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(Francisco Kjolseth | The Salt Lake Tribune) The Utah Symphony is hitting the road to play all 5 National Parks in Utah. Musicians Claudia Norton and her husband Nick lead the way. Photo illustration by Francisco Kjolseth
Utah Symphony takes its show on a Mighty 5 roadtrip
Music » Free concerts will boast views of national parks.
First Published Aug 09 2014 01:01 am • Last Updated Aug 13 2014 11:13 am

The idea of combining some of Utah’s scenic treasures with one of its cultural icons was an instant hit at the Utah Symphony office.

Figuring out how to execute an orchestra tour of the state’s five national parks was another matter.

At a glance

Orchestra al fresco

The Utah Symphony will perform free concerts at Utah’s five national parks.

Capitol Reef » Tuesday, Aug. 12, 8 p.m., Teasdale Community Park, Teasdale

Arches and Canyonlands » Thursday, Aug. 14, 8 p.m., Red Cliffs Lodge, Moab

Bryce Canyon » Friday, Aug. 15, 8 p.m., Ruby’s Inn, at Bryce Canyon rim

Zion » Saturday, Aug. 16, 8 p.m., O.C. Tanner Amphitheater, Springdale

Parking note » There will be free parking near each venue and a shuttle at every venue except the Teasdale park.

In addition, there will be chamber concerts and educational events inside each park throughout the week. Details at http://utahsymphony.org/mighty5.

What you’ll hear

Music director Thierry Fischer will conduct the orchestra in Shostakovich’s “Festive Overture,” the first and last movements of Dvorak’s Symphony No. 9 (“From the New World”), Johann Strauss’ “Voices of Spring,” the Orchestral Suite from Bizet’s “Carmen,” the aria “Quando me’n vo’ ” from Puccini’s “La bohème,” “Summertime” from Gershwin’s “Porgy and Bess” and Gershwin’s “An American in Paris.” Soprano Celena Shafer is the soloist.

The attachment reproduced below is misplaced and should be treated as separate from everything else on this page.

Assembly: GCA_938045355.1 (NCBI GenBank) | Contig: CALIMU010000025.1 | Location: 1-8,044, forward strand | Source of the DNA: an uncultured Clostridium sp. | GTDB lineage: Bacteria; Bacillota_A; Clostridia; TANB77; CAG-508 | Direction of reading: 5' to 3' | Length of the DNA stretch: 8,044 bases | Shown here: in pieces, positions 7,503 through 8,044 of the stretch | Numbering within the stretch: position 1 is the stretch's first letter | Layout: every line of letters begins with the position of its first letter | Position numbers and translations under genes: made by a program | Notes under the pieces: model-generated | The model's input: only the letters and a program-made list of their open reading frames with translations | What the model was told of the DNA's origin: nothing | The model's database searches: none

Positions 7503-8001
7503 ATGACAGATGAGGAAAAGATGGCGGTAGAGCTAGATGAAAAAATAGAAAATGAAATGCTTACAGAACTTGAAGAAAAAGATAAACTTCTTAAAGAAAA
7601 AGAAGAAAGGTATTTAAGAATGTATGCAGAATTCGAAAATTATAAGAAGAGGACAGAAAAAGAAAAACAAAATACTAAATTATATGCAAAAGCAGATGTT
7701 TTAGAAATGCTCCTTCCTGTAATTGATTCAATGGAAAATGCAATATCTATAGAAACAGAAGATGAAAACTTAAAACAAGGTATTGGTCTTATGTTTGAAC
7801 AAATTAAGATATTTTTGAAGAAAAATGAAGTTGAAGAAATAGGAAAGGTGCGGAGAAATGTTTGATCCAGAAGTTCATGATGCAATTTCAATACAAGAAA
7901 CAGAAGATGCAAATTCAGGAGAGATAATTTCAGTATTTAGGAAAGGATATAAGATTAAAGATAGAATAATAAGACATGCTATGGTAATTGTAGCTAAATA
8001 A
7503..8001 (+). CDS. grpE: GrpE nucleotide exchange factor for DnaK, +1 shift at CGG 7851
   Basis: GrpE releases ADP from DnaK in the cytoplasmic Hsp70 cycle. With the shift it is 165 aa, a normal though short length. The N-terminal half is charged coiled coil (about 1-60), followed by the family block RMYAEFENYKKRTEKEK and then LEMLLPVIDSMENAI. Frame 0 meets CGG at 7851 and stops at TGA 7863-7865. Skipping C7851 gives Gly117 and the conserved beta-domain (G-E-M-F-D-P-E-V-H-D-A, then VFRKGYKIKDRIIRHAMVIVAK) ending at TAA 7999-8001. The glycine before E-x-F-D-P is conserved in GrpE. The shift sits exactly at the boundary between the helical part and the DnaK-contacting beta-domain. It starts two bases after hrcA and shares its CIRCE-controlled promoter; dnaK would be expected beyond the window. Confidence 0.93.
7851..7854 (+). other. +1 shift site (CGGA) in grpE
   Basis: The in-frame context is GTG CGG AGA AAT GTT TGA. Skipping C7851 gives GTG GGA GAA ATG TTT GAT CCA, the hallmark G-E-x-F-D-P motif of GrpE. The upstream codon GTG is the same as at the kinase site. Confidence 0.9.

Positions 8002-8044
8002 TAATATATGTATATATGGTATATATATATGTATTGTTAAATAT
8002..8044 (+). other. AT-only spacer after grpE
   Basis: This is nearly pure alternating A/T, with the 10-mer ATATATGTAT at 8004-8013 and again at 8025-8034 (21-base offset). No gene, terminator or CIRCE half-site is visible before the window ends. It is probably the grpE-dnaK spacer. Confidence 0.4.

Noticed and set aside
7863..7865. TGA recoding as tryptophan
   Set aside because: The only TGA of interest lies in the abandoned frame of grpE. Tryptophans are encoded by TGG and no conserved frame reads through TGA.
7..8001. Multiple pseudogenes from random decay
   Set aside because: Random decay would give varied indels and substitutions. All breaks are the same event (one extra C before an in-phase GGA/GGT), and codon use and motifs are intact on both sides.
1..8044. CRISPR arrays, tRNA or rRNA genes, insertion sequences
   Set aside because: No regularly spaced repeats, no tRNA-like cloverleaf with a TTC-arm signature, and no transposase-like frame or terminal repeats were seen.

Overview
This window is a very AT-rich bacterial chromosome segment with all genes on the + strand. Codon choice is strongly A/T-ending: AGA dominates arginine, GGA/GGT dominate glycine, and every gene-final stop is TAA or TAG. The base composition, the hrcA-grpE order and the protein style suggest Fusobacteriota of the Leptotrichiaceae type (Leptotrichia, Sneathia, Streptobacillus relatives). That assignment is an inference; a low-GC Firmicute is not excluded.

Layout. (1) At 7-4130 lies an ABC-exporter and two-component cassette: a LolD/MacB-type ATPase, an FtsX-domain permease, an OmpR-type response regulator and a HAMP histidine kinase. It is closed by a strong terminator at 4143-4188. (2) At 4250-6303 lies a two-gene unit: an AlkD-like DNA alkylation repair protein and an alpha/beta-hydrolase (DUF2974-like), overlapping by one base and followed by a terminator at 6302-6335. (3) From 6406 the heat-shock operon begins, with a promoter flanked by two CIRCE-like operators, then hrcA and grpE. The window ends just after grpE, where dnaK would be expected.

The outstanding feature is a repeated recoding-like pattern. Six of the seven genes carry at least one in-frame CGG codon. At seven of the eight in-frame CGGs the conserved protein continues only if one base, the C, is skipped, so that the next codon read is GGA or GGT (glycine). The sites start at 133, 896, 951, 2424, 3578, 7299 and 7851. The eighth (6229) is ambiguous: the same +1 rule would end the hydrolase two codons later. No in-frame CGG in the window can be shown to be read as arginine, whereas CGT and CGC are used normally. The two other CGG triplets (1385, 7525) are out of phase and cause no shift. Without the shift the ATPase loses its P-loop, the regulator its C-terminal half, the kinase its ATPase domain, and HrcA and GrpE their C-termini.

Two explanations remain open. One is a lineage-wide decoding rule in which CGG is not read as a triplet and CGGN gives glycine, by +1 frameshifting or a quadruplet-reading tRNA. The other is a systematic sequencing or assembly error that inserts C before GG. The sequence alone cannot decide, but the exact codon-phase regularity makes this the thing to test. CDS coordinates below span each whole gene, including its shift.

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It became clear right away to Utah Symphony | Utah Opera Vice President and COO David Green that, without careful and sensitive planning, the missions of the orchestra and the parks could wind up at cross-purposes. There’s no way to drop more than 80 musicians, with all their instruments and equipment — let alone an audience of several hundred — into the middle of a park without leaving a mark. "Major infrastructure doesn’t exist out there," said Green, who noted that the orchestra was committed to leaving the venues exactly as it found them. "We had to find locations that were suitable. That took a while."

Zion National Park is the only one of the five with an existing concert venue nearby — the O.C. Tanner Amphitheater in Springdale, just outside the park. In what Green and US | UO President and CEO Melia Tourangeau called "an Olympic feat," the orchestra will take a rented, portable stage setup to the other sites: Teasdale, near Capitol Reef; Red Cliffs Lodge in Moab, near Arches and Canyonlands; and Ruby’s Inn, just outside Bryce Canyon.

The stage itself will be converted from the bed of a flatbed trailer. The back and sides will be breathable mesh, to maximize the audience’s view of the scenery. Green said the setup takes eight to 10 hours, with an additional six hours to break it down again, making the operation a round-the-clock venture when travel time is factored in. This required careful scheduling of rotating crews. "There are multiple itineraries," Green said, demonstrating the thick binder he’s been using to organize the tour.